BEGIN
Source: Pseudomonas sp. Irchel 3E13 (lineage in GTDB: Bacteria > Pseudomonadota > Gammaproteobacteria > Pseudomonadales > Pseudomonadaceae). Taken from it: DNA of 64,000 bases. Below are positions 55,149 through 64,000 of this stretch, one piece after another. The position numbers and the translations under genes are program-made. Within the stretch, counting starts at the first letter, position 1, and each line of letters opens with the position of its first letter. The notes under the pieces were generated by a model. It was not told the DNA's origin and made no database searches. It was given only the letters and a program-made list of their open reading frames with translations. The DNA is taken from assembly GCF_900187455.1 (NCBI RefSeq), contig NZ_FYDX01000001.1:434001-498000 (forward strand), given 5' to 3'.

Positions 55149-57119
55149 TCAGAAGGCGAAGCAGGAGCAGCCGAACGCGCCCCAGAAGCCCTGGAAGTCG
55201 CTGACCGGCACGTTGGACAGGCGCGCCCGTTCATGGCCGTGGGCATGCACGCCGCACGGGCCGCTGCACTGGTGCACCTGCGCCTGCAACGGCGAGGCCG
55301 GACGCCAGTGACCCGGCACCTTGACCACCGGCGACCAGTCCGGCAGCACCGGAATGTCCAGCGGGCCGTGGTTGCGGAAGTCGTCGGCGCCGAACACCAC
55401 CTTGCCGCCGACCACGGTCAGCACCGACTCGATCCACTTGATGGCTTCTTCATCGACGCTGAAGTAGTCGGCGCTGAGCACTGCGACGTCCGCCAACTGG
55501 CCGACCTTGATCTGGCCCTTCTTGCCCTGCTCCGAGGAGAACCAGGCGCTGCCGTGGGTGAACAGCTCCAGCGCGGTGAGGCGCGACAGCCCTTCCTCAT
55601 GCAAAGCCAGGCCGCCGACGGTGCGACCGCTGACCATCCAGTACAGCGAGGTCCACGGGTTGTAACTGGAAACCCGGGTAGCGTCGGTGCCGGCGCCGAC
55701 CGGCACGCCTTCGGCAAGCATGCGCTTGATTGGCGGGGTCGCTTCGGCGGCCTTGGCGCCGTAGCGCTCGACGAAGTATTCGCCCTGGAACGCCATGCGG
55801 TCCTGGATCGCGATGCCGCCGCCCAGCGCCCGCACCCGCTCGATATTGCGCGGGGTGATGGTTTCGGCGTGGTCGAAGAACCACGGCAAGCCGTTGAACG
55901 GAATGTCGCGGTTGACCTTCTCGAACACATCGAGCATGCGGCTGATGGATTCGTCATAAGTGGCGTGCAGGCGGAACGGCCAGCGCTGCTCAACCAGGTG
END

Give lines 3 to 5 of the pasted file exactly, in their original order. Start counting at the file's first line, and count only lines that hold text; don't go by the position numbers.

55149 TCAGAAGGCGAAGCAGGAGCAGCCGAACGCGCCCCAGAAGCCCTGGAAGTCG
55201 CTGACCGGCACGTTGGACAGGCGCGCCCGTTCATGGCCGTGGGCATGCACGCCGCACGGGCCGCTGCACTGGTGCACCTGCGCCTGCAACGGCGAGGCCG
55301 GACGCCAGTGACCCGGCACCTTGACCACCGGCGACCAGTCCGGCAGCACCGGAATGTCCAGCGGGCCGTGGTTGCGGAAGTCGTCGGCGCCGAACACCAC